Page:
Apocalyptic, sociologists of religion often claim, is the genre of comfort for marginal minorities. Or, more cynically (Engels) it is the revenge fantasy of the oppressed. Despite all appearances, when the veil is pulled back, it turns out that the oppressed are on the winning team.
In a 1992 article in Sociological Analysis, David deSilva contests this orthodoxy as it applies to the Apocalypse. Far from providing comfort, Revelation is a call to arms; throughout it sharpens boundaries and calls Christians to a more uncompromising stand against the world outside, as a means of solidifying Christian identity in response to internal and external pressures. DeSilva sets the book in the period of Domitian, but making allowances for that, his comment is helpful: “Revelation, particularly in relation to imperial ideology, stresses heavily the difference of standards and values, escalates antagonism, and posits a time in the not-too-distant future of mutual rejection.”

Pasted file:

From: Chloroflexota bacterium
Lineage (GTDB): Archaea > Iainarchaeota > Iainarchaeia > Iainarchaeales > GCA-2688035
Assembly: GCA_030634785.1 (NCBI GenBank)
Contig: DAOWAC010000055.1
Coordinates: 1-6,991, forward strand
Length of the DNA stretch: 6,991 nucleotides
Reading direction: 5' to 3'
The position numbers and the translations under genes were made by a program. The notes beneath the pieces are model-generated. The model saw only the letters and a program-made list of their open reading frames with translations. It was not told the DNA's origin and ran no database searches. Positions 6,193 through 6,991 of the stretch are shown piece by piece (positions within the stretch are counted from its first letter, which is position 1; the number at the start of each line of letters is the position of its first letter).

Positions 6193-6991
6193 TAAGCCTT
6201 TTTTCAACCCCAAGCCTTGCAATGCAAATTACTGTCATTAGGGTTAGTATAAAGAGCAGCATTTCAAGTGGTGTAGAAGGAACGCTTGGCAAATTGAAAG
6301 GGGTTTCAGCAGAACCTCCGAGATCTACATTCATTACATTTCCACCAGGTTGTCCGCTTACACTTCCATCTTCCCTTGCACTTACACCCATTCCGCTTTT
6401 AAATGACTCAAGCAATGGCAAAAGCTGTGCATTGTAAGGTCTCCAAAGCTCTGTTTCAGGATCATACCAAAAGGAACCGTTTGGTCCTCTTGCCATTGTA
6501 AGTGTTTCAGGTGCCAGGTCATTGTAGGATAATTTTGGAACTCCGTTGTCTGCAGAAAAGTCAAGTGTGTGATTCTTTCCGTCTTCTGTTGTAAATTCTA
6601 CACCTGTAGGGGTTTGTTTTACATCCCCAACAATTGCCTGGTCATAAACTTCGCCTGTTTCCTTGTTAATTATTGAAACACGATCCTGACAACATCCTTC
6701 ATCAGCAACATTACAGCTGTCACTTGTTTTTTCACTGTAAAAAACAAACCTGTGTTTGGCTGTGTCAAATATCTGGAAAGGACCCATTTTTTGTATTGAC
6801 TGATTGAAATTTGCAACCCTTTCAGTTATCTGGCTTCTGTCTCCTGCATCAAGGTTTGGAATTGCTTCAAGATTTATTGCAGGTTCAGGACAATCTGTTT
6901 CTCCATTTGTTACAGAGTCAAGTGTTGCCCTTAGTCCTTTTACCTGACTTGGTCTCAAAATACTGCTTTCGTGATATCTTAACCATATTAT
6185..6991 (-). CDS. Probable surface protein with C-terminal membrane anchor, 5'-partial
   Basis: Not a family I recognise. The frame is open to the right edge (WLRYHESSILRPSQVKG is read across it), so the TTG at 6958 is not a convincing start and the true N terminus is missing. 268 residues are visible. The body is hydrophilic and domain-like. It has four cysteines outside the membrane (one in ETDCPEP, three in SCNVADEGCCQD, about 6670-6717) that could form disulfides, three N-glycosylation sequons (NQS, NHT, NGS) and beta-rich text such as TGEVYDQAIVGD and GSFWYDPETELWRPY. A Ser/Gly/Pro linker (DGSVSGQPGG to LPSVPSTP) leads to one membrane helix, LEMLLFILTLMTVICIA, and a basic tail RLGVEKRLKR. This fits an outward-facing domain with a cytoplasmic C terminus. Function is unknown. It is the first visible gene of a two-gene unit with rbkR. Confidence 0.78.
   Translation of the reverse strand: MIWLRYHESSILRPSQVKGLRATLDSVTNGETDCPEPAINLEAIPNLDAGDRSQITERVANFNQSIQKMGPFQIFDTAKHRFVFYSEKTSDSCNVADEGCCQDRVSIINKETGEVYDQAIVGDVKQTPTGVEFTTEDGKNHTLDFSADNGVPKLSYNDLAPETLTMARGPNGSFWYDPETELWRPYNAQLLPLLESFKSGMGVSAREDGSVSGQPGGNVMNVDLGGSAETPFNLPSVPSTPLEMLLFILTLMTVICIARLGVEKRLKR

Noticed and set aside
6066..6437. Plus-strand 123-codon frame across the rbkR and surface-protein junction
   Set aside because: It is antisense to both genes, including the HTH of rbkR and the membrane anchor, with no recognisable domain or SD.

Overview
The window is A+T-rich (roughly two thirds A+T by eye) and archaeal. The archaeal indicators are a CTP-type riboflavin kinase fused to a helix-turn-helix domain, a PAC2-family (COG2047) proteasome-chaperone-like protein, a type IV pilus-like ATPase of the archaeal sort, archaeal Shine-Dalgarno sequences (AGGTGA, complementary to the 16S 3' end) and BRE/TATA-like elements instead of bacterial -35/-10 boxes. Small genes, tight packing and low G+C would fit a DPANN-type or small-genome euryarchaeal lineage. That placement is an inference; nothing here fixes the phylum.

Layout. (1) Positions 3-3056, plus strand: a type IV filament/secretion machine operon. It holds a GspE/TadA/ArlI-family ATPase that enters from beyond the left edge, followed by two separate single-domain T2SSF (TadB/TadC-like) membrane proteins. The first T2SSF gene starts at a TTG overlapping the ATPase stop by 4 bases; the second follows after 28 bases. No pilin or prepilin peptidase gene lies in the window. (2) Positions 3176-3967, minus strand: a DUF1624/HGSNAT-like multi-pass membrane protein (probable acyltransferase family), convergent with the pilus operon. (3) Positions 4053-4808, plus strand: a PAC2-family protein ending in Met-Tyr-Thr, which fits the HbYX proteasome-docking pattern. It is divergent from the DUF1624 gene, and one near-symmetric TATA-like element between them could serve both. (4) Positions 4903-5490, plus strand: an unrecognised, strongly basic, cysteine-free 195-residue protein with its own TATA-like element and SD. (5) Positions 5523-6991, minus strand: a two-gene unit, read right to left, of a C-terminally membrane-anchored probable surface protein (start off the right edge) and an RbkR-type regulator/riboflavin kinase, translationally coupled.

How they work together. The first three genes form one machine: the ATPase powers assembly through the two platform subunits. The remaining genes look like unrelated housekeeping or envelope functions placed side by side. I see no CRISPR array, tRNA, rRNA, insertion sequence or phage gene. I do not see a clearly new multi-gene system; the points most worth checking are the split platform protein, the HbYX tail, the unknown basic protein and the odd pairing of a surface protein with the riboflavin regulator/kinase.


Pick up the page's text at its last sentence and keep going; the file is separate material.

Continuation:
There are two programs: a “denominationalizing” program that would lower boundaries between church and world, and John’s own: “the maintenance of the boundaries in order to preserve the identity and proclamation of the sectarian movement.” Revelation thus pushes the church toward a “sectarian posture” in the world.